starter-api module is then used in a number of different subprojects to allow running the API on different environments, including:
- starter-web-netty. A Netty module that is computed into a GraalVM native image and continuously deployed by Github Actions to Google Cloud Run and powers https://launch.micronaut.io as a serverless application
- starter-aws-lambda A Lambda version of the API that is continuously deployed to AWS Lambda and runs as a GraalVM native image using a custom runtime
- starter-gcp-function A Cloud Function version of the API that is continuously deployed to Google Cloud Function as a serverless application using Micronaut 2.0’s new support for Cloud Function
- starter-azure-function An Azure Function version of the API that is continuously deployed to Microsoft Azure Function as a serverless application using Micronaut 2.0’s new support for Azure Function
- starter-web-servlet A version of the API that can be built into a WAR file and deployed on your favorite Servlet 4+ container using Micronaut 2.0’s new support for Servlet containers.
It is a testament to Micronaut 2.0’s flexibility that you can take the same application and run it across serverless platforms (Lambda, Azure, Cloud Function, Cloud Run) and also build a regular Netty or Servlet application from the same codebase.
It also provides users maximum flexibility if they wish to run their own version of Micronaut Launch for internal teams since you can now choose whichever platform (Serverless or not) that suits your needs to deploy Micronaut Launch to.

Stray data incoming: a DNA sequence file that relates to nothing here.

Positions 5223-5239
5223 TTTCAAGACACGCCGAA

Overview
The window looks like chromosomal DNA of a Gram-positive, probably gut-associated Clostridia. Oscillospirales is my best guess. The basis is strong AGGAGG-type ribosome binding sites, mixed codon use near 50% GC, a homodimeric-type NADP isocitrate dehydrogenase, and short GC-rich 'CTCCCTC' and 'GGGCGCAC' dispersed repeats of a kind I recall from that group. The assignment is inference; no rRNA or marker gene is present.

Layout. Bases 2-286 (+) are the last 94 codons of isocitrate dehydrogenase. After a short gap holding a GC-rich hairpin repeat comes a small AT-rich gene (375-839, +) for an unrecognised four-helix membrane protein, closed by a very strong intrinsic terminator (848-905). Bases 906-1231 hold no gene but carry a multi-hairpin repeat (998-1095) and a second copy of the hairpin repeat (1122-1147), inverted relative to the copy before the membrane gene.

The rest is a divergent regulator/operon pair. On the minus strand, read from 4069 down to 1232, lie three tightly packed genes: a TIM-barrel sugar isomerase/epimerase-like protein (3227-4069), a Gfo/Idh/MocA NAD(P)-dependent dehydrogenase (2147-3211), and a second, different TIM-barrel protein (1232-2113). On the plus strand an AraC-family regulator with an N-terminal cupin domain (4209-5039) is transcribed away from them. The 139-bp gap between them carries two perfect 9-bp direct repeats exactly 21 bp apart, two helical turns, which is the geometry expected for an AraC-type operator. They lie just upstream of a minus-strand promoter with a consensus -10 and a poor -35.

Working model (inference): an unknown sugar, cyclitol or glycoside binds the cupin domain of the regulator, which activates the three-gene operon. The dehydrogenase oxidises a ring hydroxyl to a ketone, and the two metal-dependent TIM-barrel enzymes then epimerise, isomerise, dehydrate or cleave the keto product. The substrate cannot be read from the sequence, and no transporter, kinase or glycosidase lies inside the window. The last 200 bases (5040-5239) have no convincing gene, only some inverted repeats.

Using GraalVM Native Image, we were able to achieve average response times for a cold start of around 1.5s on Lambda and Cloud Run (billed duration of +/- 600ms for a cold start on Lambda and under a 100ms once warm), which is pretty awesome by Serverless standards.
The API is also accessible via CURL using https://launch.micronaut.io
The Micronaut Launch UI
The Micronaut Launch UI is written in React and demonstrates the power of the Micronaut community. Our thanks go out to Francisco Javier Delgado Vallano, and Miguel Ángel Quintanilla from Profile in Spain, who built the first version of the UI based on the OpenAPI specification we provided:
The Micronaut Launch UI includes some awesome features such as:
- Support for generating Micronaut applications, functions, CLI applications, and gRPC applications
- The ability to preview the application that will be generated
- The ability to show a diff for a given feature to see what changes are made to an application when a feature is applied
- And of course, Dark Mode!
Micronaut Launch is a fantastic example of modern application development using Micronaut. The application leverages GraalVM Native Image to optimize both the CLI for each platform and the API in order to fully take advantage of GraalVM’s outstanding cold start performance for CLI applications and Serverless.
Micronaut Launch also utilizes several of the great features we are building in Micronaut 2.0 including improved support for Serverless platforms such as AWS Lambda, Google Cloud Function, and Azure Function.